Mar 15, 2000 Table of Contents

Please note: This information was current at the time of publication. But medical information is always changing, and some information given here may be out of date. For regularly updated information on a variety of health topics, please visit familydoctor.org, the AAFP patient education Web site.

Information from Your Family Doctor

What Can I Do About Genital Herpes?

Am Fam Physician. 2000 Mar 15;61(6):1705.

See related article on herpes simplex virus infections.

How can I avoid getting genital herpes?

No vaccine can protect you from HSV infection, but you can do some things to keep from getting infected.

  • Limit the number of sexual partners you have in your lifetime.

  • Make sure that you and your sexual partner use condoms every time you have sex.

If I already have herpes, how can I keep from giving it to someone else?

You can do several things to keep from spreading genital herpes:

  • Consider sexual abstinence (not having sex until you're in a committed relationship).

  • Don't have any kind of sex when you have herpes sores, itching or scabs. And remember that you can spread genital herpes even when you have no sign of a sore.

  • Always use condoms when you have sex.

  • Always wash your hands right after touching your genital area, even if you have no sores.

Is there a treatment for genital herpes?

Several medicines can help. Acyclovir (brand name: Zovirax), famciclovir (brand name: Famvir) and valacyclovir (brand name: Valtrex) can be used for genital herpes. Your doctor can prescribe one of these medicines for you. There are two ways to take the medicine: “suppressive” and “episodic.”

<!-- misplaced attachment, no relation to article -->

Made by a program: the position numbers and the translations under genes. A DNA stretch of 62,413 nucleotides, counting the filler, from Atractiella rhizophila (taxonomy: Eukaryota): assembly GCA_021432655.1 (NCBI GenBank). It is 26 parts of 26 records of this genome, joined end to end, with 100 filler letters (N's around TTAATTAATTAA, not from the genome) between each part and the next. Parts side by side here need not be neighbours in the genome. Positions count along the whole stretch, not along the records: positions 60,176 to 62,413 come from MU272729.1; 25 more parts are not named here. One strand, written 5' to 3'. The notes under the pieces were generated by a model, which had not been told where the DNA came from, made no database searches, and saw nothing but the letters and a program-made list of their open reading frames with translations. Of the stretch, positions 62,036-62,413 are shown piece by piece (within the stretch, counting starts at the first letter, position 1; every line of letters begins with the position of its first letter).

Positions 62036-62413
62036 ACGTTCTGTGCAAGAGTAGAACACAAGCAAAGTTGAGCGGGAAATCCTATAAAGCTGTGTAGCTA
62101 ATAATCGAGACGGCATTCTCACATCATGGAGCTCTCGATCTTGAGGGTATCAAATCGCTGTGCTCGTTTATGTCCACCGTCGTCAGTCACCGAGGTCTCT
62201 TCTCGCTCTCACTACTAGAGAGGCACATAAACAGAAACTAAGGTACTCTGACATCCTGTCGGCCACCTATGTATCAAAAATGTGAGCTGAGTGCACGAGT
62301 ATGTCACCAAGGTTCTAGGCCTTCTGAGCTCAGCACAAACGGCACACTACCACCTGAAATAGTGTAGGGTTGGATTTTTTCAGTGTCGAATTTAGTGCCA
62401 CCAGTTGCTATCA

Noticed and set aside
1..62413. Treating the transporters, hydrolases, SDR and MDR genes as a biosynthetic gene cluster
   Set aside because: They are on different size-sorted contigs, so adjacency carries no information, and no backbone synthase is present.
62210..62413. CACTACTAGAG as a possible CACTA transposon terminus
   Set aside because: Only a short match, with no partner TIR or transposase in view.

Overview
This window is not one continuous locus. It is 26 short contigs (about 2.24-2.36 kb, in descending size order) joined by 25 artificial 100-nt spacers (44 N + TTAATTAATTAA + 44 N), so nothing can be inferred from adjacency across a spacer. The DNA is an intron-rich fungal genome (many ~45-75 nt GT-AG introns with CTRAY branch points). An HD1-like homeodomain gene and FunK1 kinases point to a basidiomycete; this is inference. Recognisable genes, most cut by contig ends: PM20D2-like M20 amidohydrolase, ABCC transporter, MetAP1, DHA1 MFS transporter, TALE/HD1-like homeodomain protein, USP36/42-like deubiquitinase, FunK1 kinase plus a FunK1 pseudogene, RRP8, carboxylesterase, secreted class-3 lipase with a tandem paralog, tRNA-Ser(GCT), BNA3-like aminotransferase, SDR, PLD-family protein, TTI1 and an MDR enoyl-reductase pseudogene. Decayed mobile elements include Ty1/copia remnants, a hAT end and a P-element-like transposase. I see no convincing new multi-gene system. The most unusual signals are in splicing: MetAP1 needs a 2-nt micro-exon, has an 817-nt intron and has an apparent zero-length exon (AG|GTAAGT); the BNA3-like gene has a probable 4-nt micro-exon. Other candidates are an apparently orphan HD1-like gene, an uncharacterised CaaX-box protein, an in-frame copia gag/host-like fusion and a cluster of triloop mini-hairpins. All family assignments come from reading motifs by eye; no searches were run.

Suppressive treatment keeps herpes sores from coming back. You have to take one or more pills every day for a long time. This can be expensive. When you stop taking the pills, the sores might come back again. However, if you have many sores and they hurt a lot, ask your doctor about suppressive therapy.

With episodic treatment, you only take medicine when you start to get a sore. The medicine makes the sore hurt less and go away faster. This works best if you take the medicine within a few hours after the first signs that you are getting a sore. Episodic treatment doesn't keep sores from coming back another time.

Take good care of yourself and eat a healthy diet, because the sores often come back when your resistance (immunity) is weak.

How can I avoid spreading herpes to other parts of my body?

Being careful can help keep herpes from spreading to other parts of your body:

  • Always wash your hands after touching your genital area, even if you have no sores.

  • After bathing, use a towel to gently pat dry the sores. Don't let anyone else use your towel. Wash your towel in hot soapy water.

Are there support groups for people with genital herpes?

You can get information about local support groups from these national groups: American Social Health Association (telephone: 1-800-230-6039), The National Herpes Hotline (telephone: 1-919-361-8488), The Herpes Network (http://www.herpesnetwork.net/)


This handout is provided to you by your family doctor and the American Academy of Family Physicians. Other health-related information is available from the AAFP online at http://familydoctor.org.

This information provides a general overview and may not apply to everyone. Talk to your family doctor to find out if this information applies to you and to get more information on this subject.

Copyright © 2000 by the American Academy of Family Physicians.
This content is owned by the AAFP. A person viewing it online may make one printout of the material and may use that printout only for his or her personal, non-commercial reference. This material may not otherwise be downloaded, copied, printed, stored, transmitted or reproduced in any medium, whether now known or later invented, except as authorized in writing by the AAFP. Contact afpserv@aafp.org for copyright questions and/or permission requests.

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